A 16-year-old girl has been found, dead, just a week after her parents reported her missing. The parents of Emylee Lonczak thought their teenager had run away. But after Virginia authorities found her body in an affluent neighborhood, they've launched what has been labeled a criminal investigation.
Wait. Back up a second. Affluent neighborhood?
Isn't that code for "safe place to raise kids," aka "place where your 16-year-old isn't going to end up in the shrubbery between two homes"?
According to the reports, this poor girl's body was discovered between fences that separated two million-dollar-plus houses in Vienna, Virginia, a place where the crime rates are extremely low.
How Emylee Lonczak died or even when she died is still up in the air, but cops say they are "looking into any potential criminal acts that may be involved." Something clearly went horribly wrong between August 21, when her parents reported the 11th grader missing, and the discovery of her body on Friday.
Living in a "good" neighborhood didn't stop that.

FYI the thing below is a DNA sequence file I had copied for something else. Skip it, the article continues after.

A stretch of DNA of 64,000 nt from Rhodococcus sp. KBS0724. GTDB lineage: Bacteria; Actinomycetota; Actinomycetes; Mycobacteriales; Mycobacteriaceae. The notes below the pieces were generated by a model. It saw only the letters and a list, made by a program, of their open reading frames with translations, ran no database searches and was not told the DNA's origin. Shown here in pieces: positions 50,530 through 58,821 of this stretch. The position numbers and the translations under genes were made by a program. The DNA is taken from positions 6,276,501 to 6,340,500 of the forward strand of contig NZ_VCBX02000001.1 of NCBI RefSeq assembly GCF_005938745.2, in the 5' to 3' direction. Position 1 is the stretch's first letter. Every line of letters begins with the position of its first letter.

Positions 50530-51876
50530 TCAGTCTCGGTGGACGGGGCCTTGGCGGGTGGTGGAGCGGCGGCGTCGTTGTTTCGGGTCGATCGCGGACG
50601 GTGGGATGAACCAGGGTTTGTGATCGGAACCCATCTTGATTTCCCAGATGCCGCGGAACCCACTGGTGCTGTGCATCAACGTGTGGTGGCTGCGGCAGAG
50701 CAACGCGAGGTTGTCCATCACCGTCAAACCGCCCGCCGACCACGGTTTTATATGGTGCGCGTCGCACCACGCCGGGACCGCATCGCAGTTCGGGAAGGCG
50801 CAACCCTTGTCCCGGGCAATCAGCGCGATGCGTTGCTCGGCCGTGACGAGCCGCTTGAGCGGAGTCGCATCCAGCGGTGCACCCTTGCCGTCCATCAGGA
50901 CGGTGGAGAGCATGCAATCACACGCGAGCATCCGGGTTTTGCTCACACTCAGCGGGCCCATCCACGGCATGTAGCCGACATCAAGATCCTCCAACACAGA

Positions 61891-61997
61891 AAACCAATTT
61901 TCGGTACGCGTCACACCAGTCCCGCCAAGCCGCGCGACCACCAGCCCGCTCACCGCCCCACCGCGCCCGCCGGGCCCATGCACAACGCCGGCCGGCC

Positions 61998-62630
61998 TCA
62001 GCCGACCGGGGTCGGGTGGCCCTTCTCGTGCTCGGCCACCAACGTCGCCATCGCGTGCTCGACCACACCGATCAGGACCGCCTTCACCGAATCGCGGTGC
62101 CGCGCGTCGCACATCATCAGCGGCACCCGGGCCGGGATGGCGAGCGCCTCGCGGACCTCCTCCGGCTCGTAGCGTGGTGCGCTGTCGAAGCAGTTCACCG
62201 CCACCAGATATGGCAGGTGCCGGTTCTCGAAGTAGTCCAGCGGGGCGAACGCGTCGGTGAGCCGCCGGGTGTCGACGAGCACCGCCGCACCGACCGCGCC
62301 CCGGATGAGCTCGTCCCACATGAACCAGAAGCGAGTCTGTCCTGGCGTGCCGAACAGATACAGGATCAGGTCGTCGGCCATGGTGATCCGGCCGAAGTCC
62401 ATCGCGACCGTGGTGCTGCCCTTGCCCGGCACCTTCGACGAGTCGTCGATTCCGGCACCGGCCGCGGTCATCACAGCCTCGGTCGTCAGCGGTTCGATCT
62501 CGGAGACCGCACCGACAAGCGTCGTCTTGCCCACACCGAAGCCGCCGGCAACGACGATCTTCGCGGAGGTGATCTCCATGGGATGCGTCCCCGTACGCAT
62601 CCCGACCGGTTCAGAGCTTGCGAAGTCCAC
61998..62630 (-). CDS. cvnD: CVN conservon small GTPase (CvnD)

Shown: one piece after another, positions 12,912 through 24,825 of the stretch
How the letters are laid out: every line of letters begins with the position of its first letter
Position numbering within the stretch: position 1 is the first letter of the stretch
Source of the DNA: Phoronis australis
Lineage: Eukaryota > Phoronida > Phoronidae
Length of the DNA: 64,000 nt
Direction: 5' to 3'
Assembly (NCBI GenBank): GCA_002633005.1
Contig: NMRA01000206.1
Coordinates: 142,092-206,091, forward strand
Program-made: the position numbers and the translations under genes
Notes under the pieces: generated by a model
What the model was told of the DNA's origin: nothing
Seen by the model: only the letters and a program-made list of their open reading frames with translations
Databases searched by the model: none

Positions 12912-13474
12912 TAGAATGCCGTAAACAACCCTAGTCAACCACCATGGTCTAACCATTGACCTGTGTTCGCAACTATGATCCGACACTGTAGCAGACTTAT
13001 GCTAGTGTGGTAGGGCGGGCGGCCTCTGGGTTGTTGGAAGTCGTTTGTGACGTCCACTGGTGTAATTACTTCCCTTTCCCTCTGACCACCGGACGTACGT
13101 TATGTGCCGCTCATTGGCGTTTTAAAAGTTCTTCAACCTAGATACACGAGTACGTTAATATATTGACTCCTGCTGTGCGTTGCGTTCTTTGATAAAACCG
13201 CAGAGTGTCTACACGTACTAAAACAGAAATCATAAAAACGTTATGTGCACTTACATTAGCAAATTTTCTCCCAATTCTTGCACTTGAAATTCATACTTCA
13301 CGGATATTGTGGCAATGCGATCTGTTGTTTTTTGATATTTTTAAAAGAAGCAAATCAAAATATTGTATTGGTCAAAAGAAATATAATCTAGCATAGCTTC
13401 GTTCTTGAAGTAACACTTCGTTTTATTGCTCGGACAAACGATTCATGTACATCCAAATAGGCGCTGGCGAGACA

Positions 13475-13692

Sadly, it rarely does -- no matter what the real estate agent will tell you when she's pushing you to buy that one house.
Bad things happen to good people and in good places.
I live in a sleepy little town where the teenagers complain that nothing ever happens (I should know, I was once ONE of them). My husband and I decided to raise our daughter here in part because it's a "safe" place to raise kids, a good place for kids to have a childhood.
But stories like Emylee's drive home why we can't get too comfortable, why we always have to remind ourselves that it's not enough to pick a good neighborhood to keep your kid's safe.
Even in our sleepy little town, we have murders. We have pedophiles. We have bank robberies. We have children who go missing and end up dead. It doesn't happen nearly as often as it does in a big city or even in small towns with higher crime rates, but still, it does happen. And it's every bit as devastating to families.
My heart breaks for Emylee's family and for the entire community of Vienna. Hopefully the police can give them the answers they need to find closure.
Do you find tragedies like this more shocking when they happen in "good" neighborhoods?
Image via police